The Miami Dolphins are trying to secure public money to fund about $199 million of the $400 million renovations to Sun Life Stadium the team says are necessary to continue to compete for Super Bowls. According to Miami-Dade County Mayor Carlos Gimenez, the team has adjusted its initial plan.
The Miami Dolphins are looking to complete a series of renovations to Sun Life Stadium that, they say, will keep the site in competition for Super Bowls and NCAA National Championship games. Included in those renovations are a canopy over the seating area, moving the seats closer to the field, new video boards, and high definition lighting. The project is expected to cost around $400 million, with Dolphins owner Stephen Ross pledging to pay "at least" more than 50%. The Dolphins have asked for rest of the money, or about $199 million, from public funding.
The team has proposed a $3 million per year rebate on the sales tax from goods and services sold within the stadium, as well as a one-cent increase in the hotel tax, also known as the "bed" tax. The request for those changes are already working their way through the State Legislature in Tallahassee, but the stiffest competition is likely to come at the local level.
Miami-Dade County were burned last year when Marlins Park, the new stadium that took the Florida Marlins out of Sun Life Stadium and gave the Miami Marlins their own home, opened. The baseball only stadium was largely paid for by public funding, as the Marlins argued that the team was losing money in Sun Life Stadium, and would not be able to sustain a South Florida presence without the stadium. Over the offseason before the 2012 Major League Baseball season, the Marlins signed big name players to big dollar contracts, demonstrating to the city and county that, with the new stadium, they would be able to compete in a sport with no salary cap.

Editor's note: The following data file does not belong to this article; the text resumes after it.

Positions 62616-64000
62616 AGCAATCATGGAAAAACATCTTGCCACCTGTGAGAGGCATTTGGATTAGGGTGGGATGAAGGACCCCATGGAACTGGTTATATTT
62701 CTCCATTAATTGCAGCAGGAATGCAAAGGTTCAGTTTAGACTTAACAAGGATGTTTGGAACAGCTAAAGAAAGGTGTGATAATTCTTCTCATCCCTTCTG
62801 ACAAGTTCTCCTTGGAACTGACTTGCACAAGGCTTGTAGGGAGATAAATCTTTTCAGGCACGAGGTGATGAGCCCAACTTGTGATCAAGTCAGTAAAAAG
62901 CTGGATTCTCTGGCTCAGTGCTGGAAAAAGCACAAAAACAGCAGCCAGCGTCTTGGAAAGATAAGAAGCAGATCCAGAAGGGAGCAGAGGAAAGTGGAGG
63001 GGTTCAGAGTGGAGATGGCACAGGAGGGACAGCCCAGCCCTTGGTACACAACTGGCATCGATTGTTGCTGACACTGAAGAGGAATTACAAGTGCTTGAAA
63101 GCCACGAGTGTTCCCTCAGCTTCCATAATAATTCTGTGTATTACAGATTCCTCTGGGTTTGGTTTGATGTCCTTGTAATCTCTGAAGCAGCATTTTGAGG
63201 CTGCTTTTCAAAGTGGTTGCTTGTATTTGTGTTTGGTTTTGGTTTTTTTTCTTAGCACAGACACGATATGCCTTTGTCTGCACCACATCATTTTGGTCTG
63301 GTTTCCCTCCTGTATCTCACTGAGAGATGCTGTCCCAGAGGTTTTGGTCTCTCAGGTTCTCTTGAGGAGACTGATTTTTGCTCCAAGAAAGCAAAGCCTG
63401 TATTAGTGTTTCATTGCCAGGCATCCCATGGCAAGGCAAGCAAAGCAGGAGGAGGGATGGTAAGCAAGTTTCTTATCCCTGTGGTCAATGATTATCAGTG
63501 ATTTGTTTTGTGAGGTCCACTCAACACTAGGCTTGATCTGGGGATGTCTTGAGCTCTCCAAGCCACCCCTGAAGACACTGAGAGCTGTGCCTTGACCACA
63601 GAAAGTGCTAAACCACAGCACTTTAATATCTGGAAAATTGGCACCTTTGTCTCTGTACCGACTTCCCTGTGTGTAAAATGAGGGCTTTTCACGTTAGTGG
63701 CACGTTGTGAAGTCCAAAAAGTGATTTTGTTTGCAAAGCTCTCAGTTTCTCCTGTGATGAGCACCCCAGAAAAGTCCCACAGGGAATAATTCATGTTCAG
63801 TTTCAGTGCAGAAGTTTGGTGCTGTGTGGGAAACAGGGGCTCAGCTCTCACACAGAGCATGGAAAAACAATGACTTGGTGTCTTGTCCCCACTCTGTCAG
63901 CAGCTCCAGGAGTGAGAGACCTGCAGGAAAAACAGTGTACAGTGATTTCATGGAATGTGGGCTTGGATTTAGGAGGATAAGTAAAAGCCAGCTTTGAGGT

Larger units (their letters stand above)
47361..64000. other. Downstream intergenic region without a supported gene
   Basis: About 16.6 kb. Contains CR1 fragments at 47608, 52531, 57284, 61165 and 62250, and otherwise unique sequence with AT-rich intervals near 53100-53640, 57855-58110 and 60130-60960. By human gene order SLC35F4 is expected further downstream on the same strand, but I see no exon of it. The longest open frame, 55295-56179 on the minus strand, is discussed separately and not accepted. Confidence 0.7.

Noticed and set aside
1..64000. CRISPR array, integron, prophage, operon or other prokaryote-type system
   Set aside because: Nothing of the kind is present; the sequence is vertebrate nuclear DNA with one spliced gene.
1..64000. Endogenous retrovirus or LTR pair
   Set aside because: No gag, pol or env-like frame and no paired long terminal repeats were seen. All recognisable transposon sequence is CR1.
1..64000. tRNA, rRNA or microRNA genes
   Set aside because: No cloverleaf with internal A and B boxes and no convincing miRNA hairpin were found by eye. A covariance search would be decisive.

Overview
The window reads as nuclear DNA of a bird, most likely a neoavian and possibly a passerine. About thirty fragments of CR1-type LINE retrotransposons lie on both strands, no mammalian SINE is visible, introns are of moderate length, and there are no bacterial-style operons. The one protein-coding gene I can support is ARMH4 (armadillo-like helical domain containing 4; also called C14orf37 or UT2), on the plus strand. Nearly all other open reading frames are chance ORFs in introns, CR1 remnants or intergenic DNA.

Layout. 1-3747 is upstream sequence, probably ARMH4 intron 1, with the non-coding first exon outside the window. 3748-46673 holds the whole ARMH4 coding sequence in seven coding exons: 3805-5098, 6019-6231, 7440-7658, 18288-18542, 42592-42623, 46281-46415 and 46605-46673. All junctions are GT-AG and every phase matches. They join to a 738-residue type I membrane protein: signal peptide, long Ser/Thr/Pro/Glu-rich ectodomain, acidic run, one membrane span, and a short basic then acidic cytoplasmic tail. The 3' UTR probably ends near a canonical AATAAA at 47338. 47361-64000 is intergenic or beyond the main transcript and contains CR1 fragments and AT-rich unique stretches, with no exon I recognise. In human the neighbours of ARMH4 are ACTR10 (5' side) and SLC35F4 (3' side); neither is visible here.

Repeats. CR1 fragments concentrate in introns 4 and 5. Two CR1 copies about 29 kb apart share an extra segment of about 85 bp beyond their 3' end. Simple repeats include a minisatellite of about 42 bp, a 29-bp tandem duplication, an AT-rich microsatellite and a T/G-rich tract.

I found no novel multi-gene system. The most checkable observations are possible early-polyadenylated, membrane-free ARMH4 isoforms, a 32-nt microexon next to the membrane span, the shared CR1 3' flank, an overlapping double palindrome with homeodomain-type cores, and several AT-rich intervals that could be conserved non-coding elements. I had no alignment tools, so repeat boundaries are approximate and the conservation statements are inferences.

Midway through the season, however, the Marlins began a fire-sale that continued after the season, and the Marlins are expected to be a miserable team this year.
That has the local populace, and the local politicians, against using public money to fund another stadium.
Yesterday, Patricia Mazzei, of the Miami Herald, reported that the Dolphins had made a " considerably different proposal to miami-dade county mayor carlos gimenez. while no details of the changes were given and dolphins ceo mike dee declined comment gimenez told herald new offer was
"There was a much different proposal that I think was much more palatable," Gimenez said, adding that it's "nowhere close to the original deal."
After the hour-and-a-half meeting between Gimenez and the Dolphins, Gimienez said that the county commission would study the new proposal, and he would return to meet with the Dolphins sometime next week.
Meanwhile, the Dolphins received good news from Tallahassee yesterday. The bills working their way through the Senate and House of Representatives were continue to progress, with a House Committee passing the rebate bill.
The team had already agreed to hold a public referendum on the use of public money for the stadium upgrades, which is now included in the bills in Tallahassee. The Dolphins are hoping to hold that special vote somewhere around May 14.
The Dolphins are hoping to lock up the public funding before the May 22 NFL Owners Meeting. During that gathering, the league will award Super Bowls L and LI. The Dolphins are one of two finalists, joined by the San Francisco 49ers and their stadium being built in Santa Clara, for Super Bowl L, the 50th anniversary game. Whichever of those teams do not get the 2016 championship game will then face the Houston Texans as finalists for the 2017 Super Bowl LI.